I didn't finish this- it was somewhat interesting, but because it was so academic it's better for people who are more knowledgeable of Hinduism to rea...moreI didn't finish this- it was somewhat interesting, but because it was so academic it's better for people who are more knowledgeable of Hinduism to read. Since I only know the basics of the religion, I didn't understand a lot of the terminology used. Still, there were some interesting perspectives on feminism and cultural appropriation, and how Indian women view feminism themselves. Not necessarily a bad book, just not very useful to me personally.(less)
In this book, Spretnak claims that before northern "barbarians" invaded Greece, idyllic matriarchal civilizations worshipped Greek goddesses. Then the awful warlike men demoted the peaceful mother goddesses and distorted the original mythology.
She includes myths about Gaia, Pandora, Themis, Hera, Artemis, Selene, Hecate, Athena, Demeter and Persephone. She says the myths are based on research about the goddesses, but since there is limited information she took some "poetic license". Spretnak said she didn't footnote them as it would take away from the power of the myths. Right, sure. Some of the stories are kind of pretty and might be spiritually inspiring but I wish I knew more of where she was getting her ideas.
I think matriarchal theorists take things to one extreme and those that reject them take it to another. I do think some ancient cultures were more *egalitarian (not matriarchal) before becoming patriarchal, I don't buy that they exclusively worshipped goddesses. Real feminism is not about denigrating men or on a spiritual level male deities while women and goddesses are promoted above them.(less)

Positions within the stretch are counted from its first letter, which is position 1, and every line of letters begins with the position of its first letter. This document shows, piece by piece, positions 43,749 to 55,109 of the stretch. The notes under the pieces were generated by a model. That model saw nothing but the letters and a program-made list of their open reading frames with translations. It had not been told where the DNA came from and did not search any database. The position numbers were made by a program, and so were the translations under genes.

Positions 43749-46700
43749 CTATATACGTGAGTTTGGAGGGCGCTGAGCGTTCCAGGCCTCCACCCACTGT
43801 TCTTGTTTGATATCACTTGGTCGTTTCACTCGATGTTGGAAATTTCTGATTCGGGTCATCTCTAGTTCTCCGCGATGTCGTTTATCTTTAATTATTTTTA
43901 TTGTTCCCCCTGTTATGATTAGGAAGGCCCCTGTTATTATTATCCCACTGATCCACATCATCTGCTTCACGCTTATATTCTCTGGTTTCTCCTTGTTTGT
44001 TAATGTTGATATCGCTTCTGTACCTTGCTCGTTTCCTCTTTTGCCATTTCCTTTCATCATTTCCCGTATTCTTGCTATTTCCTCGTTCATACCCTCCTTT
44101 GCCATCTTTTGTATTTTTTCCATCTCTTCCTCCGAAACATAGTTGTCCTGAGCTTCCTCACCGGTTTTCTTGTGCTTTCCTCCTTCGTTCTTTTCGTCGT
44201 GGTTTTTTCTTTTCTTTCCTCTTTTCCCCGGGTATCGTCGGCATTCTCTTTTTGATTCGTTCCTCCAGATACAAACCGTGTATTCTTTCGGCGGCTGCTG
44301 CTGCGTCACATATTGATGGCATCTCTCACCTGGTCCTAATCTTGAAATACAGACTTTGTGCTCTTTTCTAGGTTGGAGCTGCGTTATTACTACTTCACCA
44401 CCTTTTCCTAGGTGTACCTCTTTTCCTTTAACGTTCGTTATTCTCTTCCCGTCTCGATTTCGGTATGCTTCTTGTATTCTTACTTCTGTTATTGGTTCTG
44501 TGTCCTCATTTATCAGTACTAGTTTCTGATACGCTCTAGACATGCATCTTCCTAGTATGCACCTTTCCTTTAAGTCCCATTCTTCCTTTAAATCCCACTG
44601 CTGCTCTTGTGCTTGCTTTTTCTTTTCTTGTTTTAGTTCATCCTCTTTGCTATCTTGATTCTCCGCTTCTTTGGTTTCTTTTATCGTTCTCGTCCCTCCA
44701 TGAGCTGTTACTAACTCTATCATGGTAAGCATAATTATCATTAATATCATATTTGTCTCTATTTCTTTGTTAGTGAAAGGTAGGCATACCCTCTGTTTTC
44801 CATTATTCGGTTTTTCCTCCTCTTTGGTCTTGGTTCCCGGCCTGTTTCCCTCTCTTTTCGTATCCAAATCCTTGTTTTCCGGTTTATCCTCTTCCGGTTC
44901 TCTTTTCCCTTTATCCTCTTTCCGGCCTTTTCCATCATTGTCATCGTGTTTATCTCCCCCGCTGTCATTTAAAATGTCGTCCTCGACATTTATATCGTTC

So far- Reif has done a lot of great research on Demeter, Persephone and the Eleusinian mysteries and put together some lovely rituals, prayers and ot...moreSo far- Reif has done a lot of great research on Demeter, Persephone and the Eleusinian mysteries and put together some lovely rituals, prayers and other resources. However, I do not buy her argument that rape (abduction) was not a part of the original myth of Persephone. It's possible maybe it wasn't but it is in the oldest surviving form we have- the Homeric Hymn to Demeter. She bases her argument on the Orphic literature which makes no sense considering they were a much later sect. I think her feminist revisionism is distorting her view & presentation of ancient history and religion. Mythology is not always politically correct- sorry that's the way it is!
(And I say this as a feminist myself- I just believe in being honest about history.)(less)
A traditional Southern Baptist wife and mother, Sue Monk Kidd had never really questioned her role as a woman in the church or society as a whole. Yet...moreA traditional Southern Baptist wife and mother, Sue Monk Kidd had never really questioned her role as a woman in the church or society as a whole. Yet a series of incidents led her to realize all was not right, and that she needed to look for spirituality outside of mainstream religious institutions. Whereas before she was taught that authority was only in the Bible, she came to see her own experiences as valid- that she was her own authority. I found the book to be an inspiring source of ideas for developing one’s own personal spirituality- creating ritual, sacred spaces and concepts of Deity.
One thing I found refreshing about this book, is that Kidd does not bash men or blame them as a group for inequality. She acknowledges that both men and women are hurt by patriarchy- that men need the Divine Feminine as much as women do. Nor does she say mainstream Christianity is wrong per se, only that it has its limitations and needs to strive towards balance in matters of gender as well as between human beings and the natural world.
The main criticism I do have of Dance, is that I question the accuracy of some of the information on ancient religions and cultures she presents as facts. However this is a memoir, not a scholarly work so I’m going to cut the author some slack in that area.(less)